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The myths and realities of a litigation-mad culture

By Helen Pringle - posted Wednesday, 28 November 2007

One of the most important cultural achievements of the Howard government was to persuade many Australians that the judicial system bears a high level of responsibility for whatever is wrong with the country.

In Howard’s view, the courts, lawyers and judges fostered an American-style culture of litigation, leading to an abdication of personal responsibility. Instead of bearing up manfully to pain and suffering, that is, Australians had got the strange idea in their heads that where a wrong had been done to them, they were entitled to a remedy at law.

In this context, Tony Abbott’s calumny against Bernie Banton was no throw-away remark. After Mr Banton criticised Abbott for not accepting a petition, Abbott replied, “Look it was a stunt, let’s be upfront about this. I know Bernie is very sick, but just because a person is sick doesn’t mean that he is necessarily pure of heart in all things”.


Leaving to one side Abbott’s judgment on who shall see God, the Health Minister was expressing a fairly common view that the actions against James Hardie were all about money and not about justice at all. In this view, Mr Banton simply had the wrong attitude about his sickness.

In an interview on April 23, 2002, at the time of the insurance crisis, John Howard noted that there needed to be a “a very major change in the expectations of the Australian community about liability for conduct. I think we have to change our attitudes. I think the expectations in relation to litigation are too high.”

Howard said that he did not want Australia to “go down the American path on litigation”. And he concluded that Australians needed to change their whole approach to the law of negligence: “You can’t have it both ways. You can’t expect to sue at the drop of a hat and complain about public liability insurance premiums going up and I think the whole community has to rethink this.”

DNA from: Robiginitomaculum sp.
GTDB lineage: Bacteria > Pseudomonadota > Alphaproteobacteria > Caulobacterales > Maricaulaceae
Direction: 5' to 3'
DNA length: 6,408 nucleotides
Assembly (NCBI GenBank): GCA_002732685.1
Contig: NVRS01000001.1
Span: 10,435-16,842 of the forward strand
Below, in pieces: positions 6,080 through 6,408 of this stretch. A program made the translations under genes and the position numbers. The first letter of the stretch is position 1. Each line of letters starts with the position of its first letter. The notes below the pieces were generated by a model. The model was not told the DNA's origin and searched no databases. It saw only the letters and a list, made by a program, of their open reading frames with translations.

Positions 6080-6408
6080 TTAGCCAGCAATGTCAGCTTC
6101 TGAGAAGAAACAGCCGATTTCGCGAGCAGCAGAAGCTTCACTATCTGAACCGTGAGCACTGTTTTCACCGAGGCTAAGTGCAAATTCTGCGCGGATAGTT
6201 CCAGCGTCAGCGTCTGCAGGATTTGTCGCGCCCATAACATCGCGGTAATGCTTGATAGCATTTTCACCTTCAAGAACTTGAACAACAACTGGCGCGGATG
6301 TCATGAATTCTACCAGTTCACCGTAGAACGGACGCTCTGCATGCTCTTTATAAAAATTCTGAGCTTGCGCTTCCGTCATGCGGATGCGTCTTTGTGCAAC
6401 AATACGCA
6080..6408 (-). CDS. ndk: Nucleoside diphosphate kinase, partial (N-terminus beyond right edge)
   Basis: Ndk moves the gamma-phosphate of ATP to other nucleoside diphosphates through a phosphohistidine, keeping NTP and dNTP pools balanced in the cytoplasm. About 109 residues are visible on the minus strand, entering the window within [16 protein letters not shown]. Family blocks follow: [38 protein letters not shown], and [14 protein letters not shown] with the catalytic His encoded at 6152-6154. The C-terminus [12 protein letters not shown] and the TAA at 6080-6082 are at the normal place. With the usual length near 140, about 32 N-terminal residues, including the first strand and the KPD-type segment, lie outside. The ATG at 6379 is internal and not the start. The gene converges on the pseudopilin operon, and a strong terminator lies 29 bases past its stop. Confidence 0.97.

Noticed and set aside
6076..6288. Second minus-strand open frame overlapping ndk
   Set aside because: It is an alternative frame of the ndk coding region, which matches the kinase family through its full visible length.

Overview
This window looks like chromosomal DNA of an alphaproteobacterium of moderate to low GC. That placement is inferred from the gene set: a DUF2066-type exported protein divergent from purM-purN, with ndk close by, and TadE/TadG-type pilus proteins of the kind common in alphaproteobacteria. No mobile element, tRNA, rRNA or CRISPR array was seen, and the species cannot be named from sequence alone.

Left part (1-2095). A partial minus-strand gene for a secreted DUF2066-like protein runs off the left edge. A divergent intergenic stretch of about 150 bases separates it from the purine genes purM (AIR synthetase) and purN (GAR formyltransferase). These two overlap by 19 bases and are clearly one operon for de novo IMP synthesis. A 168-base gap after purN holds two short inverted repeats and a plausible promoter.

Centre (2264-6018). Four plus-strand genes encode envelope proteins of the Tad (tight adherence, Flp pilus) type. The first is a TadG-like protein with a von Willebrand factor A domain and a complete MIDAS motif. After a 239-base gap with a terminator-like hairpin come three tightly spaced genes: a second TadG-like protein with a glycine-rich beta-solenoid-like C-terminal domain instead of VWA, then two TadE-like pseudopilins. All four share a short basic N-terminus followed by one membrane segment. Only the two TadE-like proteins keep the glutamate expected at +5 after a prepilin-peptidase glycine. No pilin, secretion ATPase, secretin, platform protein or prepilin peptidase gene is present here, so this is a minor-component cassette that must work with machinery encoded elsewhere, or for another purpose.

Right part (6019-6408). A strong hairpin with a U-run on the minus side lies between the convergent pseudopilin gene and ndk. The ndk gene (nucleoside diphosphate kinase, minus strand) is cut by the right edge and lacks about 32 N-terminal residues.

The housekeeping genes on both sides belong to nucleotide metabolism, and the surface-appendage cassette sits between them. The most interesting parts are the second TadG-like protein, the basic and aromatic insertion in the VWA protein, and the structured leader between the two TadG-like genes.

Howard argued on various occasions that the insurance crisis was brought about by frivolous lawsuits, money-crazed lawyers, and ridiculously high liability payouts, leading to unrealistic public expectations. In May 2002, around the time of a national liability summit in Melbourne, Howard went so far as to call for some activities to be completely “quarantined” from the law of negligence (Duncan Macfarlane and Monica Videnieks, “Litigation mania must stop - PM”, The Australian, May 29, 2002).

John Howard had a retinue of supporters across party lines on this issue. Joe Hockey for example argued that “We’re falling over ourselves to sue” and called for the return of “personal responsibility” to our culture and cultural expectations (Joe Hockey, “We’re falling over ourselves to sue”, Canberra Times, March 27, 2002).

Similarly, Bob Carr gave unstinting support to the campaign for “personal responsibility”. In an address to the Sydney Institute on July 9, 2002, Carr argued
that an “American-style culture of litigation” was taking hold in Australia, and quoted the American writer Lawrence Friedman to claim that a “total justice” mentality was emerging in which “If a person feels wronged or injured, she feels that there must be a remedy, somewhere in the system”. As New South Wales Premier, Carr legislated to place limits on damages payouts, especially in regards to personal injury, and limits on lawyers’ costs. Other Labor premiers spoke of their readiness to take the same measures.


The common focus of both Howard and his Labor Premiers was that Australia is following the US down a path of litigation madness, in which insurance premiums rise, firms become afraid to innovate, doctors afraid to practice, councils afraid to provide playgrounds, and restaurants afraid to serve coffee. And at the root of all this, people who stubbornly adhere to the principle that for every wrong there is a remedy.

In fact, it was the mythology rather than the reality of a litigation-mad culture that came from the United States. And one of the chief mythologists was George W Bush when Governor of Texas. Supported by public-spirited corporations like Enron, Bush steered tort law reform through the Texas legislature in 1995 by declaring a “legislative emergency” on negligence and malpractice claims. The Bush reform included capping awards for punitive damages, giving blanket immunity to civil suits to some professionals, and making it more difficult to recover damages when more than one defendant was involved.

More than 30 American states passed tort law reform schemes in the wake of Texas. Predictably, the number of civil suits fell in all those states - but insurance premiums did not fall. As the Center for Justice & Democracy noted in its 1999 report, Premium Deceit: The Failure of “Tort Reform” to Cut Insurance Prices, “States with little or no tort law restrictions have experienced approximately the same change in insurance rates as those states that have enacted severe restrictions on victims’ rights”.

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About the Author

Helen Pringle is in the Faculty of Arts and Social Sciences at the University of New South Wales. Her research has been widely recognised by awards from Princeton University, the Fulbright Foundation, the Australian Federation of University Women, and the Universities of Adelaide, Wollongong and NSW. Her main fields of expertise are human rights, ethics in public life, and political theory.

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